1 John R. Nolan, In Praise of Parochialism: The Advent of Local Environmental Law. 23 Pace Envtl. L. Rev. 705, 752 (2006).

2 Id. at 752-754.

3 Wastes Report on the Environment, Environmental Protection Agency, (last visited Apr. 10, 2020).

4 Quantity of Municipal Solid Waste Generated and Managed, Environmental Protection Agency, (last visited Apr. 10, 2020).

5 Id.

6 Id.

7 Greenhouse Gas Emissions Methane Emissions, Env. Protection Agency, (April 10, 2020). (last visited Apr. 10, 2020).

8 Kansas Cities by Population, Demographics by Cubit, (last visited Apr. 10, 2020).

9 Overland Park, Kansas, The United States Census Bureau (July 1, 2018) (last visited Apr. 10, 2020).

10 Kansas Cities by Population, Demographics by Cubit, (last visited Apr. 10, 2020).

11 John R. Nolan, In Praise of Parochialism: The Advent of Local Environmental Law. 23 Pace Envtl. L. Rev. 705, 706 (2006).

12 Vanessa Brown Calder, Zoning, Land​Use Planning, and Housing Affordability, CATO Institute (Oct. 18, 2017) (last visited Apr. 10, 2020).

13 Id.

14 Preemption Doctrine in the Environmental Context, University of Pennsylvania Law Review, 208-213 (discussing federal environmental law and preemption by federal environmental statutes generally).

15 Laura Sullivan, Plastic Wars: Industry Spent Millions Selling Recycling — To Sell More Plastic, NPR, (last visited Apr. 10, 2020).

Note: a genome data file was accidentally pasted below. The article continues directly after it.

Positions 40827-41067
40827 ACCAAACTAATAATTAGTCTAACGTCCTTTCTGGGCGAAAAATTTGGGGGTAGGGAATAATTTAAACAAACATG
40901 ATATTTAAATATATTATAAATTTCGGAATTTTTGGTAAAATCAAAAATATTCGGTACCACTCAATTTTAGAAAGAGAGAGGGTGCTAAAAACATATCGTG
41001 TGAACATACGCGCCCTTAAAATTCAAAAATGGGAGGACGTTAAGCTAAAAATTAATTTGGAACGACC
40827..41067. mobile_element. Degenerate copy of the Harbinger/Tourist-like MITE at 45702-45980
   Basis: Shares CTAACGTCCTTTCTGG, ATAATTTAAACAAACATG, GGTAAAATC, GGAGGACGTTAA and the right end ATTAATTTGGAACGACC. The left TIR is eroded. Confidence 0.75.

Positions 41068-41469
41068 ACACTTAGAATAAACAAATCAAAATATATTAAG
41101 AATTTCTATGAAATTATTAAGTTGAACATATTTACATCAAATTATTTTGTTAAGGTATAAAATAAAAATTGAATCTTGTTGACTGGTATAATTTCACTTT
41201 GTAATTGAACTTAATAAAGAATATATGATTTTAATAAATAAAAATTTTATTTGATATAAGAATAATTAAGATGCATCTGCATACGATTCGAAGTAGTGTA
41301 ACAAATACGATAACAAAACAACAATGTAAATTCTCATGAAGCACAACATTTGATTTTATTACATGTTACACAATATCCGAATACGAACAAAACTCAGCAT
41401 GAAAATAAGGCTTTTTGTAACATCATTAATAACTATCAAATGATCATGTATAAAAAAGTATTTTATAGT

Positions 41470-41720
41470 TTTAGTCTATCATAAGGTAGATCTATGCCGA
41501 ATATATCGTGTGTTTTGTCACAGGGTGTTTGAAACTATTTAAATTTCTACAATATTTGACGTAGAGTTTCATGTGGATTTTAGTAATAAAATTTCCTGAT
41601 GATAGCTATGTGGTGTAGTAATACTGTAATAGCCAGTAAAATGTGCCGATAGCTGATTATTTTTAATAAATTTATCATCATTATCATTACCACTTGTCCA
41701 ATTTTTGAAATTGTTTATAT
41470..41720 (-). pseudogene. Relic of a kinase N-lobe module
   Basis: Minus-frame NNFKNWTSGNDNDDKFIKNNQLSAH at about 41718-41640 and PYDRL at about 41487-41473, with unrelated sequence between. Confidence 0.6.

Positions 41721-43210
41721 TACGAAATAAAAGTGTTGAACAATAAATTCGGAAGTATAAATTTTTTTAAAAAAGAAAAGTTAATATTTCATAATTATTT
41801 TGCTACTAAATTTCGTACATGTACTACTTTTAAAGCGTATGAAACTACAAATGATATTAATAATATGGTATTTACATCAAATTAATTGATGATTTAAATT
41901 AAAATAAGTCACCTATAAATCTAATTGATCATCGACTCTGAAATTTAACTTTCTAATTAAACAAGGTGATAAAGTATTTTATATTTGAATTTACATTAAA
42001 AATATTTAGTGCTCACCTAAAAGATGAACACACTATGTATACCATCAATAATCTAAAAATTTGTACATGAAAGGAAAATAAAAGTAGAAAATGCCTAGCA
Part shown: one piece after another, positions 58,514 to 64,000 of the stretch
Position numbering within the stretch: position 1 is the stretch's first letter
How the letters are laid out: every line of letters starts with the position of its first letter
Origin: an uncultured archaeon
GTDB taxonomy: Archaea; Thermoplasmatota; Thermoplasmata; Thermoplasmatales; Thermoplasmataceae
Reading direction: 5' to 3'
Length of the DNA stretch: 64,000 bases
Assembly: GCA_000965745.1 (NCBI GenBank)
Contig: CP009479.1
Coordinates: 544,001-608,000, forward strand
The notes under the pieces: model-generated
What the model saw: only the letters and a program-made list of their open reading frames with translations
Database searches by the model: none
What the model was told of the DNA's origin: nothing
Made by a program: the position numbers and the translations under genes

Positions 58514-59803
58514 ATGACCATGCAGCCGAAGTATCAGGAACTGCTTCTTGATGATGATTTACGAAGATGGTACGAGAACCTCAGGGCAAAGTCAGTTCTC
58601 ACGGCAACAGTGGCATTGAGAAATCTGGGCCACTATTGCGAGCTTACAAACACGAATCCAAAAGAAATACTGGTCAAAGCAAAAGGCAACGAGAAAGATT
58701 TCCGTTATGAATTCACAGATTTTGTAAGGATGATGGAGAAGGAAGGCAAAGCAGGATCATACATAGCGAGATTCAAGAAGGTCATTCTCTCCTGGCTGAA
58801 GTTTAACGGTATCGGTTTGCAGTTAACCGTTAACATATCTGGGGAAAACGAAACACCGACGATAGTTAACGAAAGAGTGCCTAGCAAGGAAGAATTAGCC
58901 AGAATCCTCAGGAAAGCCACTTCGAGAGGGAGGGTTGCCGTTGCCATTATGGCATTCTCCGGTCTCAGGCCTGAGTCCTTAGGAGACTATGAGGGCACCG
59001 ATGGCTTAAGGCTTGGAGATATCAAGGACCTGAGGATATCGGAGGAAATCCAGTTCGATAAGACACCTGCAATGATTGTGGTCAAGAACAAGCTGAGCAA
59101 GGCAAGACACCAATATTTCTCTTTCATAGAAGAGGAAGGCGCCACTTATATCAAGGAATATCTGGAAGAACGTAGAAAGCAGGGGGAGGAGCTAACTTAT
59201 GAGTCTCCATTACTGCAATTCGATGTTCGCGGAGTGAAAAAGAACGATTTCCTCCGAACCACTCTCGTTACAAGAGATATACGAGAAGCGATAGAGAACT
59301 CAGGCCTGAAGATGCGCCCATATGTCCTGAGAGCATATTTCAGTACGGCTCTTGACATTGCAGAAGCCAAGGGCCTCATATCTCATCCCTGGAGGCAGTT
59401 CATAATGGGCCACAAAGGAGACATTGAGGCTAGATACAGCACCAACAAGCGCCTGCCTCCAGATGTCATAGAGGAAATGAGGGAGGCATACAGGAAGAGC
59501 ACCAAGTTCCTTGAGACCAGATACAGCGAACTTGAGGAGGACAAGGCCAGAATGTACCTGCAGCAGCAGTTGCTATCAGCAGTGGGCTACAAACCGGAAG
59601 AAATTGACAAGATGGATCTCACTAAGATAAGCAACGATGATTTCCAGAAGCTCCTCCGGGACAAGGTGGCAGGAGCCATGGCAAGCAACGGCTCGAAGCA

16 Id.

17 Id.

18 Id.

19 Boards, Commissions, and Committees, Overland Park, Kansas (last visited Apr. 10, 2020).

20 Environmental Advisory Council, Overland Park, Kansas (last visited Apr. 10, 2020).

21 Id.

22 Id.

23 City Government, Overland Park, Kansas (last visited Apr. 10, 2020).


24 Id.

25 Id.

26 City Services, Overland Park, Kansas (last visited Apr. 10, 2020).

27 Protecting Overland Park’s Environment, Overland Park, Kansas (last visited Apr. 10, 2020).

28 Household Hazardous Waste, Overland Park, Kansas (last visited Apr. 10, 2020).

29 Protecting Overland Park’s Environment, Overland Park, Kansas (last visited Apr. 10, 2020).

30 Id.

31 2013 Greenhouse Gas Inventory Update, Johnson County, Kansas (October 2014)

32 Id. at 1.

33Id. at 21.; This may be because it is the largest city within the county.

34 Solid Waste Management Plan 2019 Update, Johnson County Health & Environment, (July 29, 2019) ES-1.

35 Id.

36 The April 2020 Environmental Advisory Council meeting was cancelled due to COVID19.

37 Overland Park Environmental Advisory Council, Meeting Agenda (Feb. 13, 2020).

38 Id.

39 Id.

40 Chance Swaim and Nicole Asbury, Kansas bill would stop Wichita from banning plastic bags, The Wichita Eagle, (Feb. 21, 2020) (last visited Apr. 10, 2020).

41 Id.

42 Id.

43 Id.

44 City Council, Overland Park, Kansas (last visited Apr. 10, 2020).

45 Overland Park Meeting, Environmental Advisory Council (February 13, 2020).

46 Edward Humes, The US Recycling System Is Garbage, Sierra (June 26, 2019) (last visited Apr. 10, 2020).

47 Id.

48 Aluminum: Material-Specific Data, Environmental Protection Agency, (last visited Apr. 10, 2020).

49 Glass: Material-Specific Data, Environmental Protection Agency, (last visited Apr. 10, 2020).

50 Plastics: Material-Specific Data, Environmental Protection Agency, (last visited Apr. 10, 2020).

51 Overland Park Environmental Advisory Council, Meeting Agenda (March 12, 2020).